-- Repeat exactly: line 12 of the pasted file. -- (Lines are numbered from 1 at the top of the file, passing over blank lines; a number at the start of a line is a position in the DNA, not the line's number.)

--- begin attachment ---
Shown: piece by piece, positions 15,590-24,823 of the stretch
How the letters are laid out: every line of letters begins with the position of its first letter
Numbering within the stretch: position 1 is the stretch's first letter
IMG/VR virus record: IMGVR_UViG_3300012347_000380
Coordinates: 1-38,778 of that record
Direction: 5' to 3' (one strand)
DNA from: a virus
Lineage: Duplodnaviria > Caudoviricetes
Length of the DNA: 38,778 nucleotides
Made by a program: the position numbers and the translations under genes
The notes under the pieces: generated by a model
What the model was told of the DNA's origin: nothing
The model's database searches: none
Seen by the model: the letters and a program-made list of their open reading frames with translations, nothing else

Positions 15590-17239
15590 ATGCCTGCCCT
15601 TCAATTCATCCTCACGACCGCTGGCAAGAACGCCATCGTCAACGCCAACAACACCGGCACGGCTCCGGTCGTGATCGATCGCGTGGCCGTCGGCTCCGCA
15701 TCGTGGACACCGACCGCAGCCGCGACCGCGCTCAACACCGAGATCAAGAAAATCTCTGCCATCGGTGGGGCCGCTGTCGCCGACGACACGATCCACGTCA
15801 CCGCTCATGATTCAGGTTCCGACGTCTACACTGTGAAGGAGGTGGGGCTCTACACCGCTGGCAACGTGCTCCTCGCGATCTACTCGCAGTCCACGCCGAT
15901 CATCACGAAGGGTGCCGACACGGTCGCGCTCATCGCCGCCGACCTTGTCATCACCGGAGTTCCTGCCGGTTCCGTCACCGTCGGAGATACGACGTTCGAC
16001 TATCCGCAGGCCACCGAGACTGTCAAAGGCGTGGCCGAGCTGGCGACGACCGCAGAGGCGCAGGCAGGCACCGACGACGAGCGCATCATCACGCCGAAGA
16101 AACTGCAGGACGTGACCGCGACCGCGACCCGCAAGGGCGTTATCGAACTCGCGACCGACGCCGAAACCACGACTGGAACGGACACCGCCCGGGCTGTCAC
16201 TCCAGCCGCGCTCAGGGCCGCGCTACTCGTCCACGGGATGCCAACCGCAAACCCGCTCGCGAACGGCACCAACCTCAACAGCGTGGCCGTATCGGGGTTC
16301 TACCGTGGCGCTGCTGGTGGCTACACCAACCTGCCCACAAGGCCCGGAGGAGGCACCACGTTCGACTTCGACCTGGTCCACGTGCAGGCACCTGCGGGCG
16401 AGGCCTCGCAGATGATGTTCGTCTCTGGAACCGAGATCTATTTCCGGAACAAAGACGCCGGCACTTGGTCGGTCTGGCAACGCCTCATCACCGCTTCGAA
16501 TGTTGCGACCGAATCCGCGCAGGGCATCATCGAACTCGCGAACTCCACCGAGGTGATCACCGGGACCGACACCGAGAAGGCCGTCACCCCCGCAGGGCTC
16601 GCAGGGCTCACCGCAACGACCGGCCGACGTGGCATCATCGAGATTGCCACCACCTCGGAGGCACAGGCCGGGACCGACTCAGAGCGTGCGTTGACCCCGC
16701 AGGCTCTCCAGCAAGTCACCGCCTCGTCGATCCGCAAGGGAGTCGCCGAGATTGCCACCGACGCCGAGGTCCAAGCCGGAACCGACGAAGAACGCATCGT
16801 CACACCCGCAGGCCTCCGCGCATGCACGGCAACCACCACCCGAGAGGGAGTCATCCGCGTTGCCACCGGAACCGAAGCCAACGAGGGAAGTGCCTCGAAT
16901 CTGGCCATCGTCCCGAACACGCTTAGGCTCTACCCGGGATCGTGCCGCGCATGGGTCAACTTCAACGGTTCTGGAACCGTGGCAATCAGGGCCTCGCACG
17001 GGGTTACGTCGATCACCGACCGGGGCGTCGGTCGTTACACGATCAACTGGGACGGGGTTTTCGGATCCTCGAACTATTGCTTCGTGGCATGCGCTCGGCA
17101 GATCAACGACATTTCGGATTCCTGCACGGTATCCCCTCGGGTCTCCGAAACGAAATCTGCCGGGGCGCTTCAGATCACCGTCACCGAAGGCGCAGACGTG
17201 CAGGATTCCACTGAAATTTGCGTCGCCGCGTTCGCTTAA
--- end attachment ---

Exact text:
What the model was told of the DNA's origin: nothing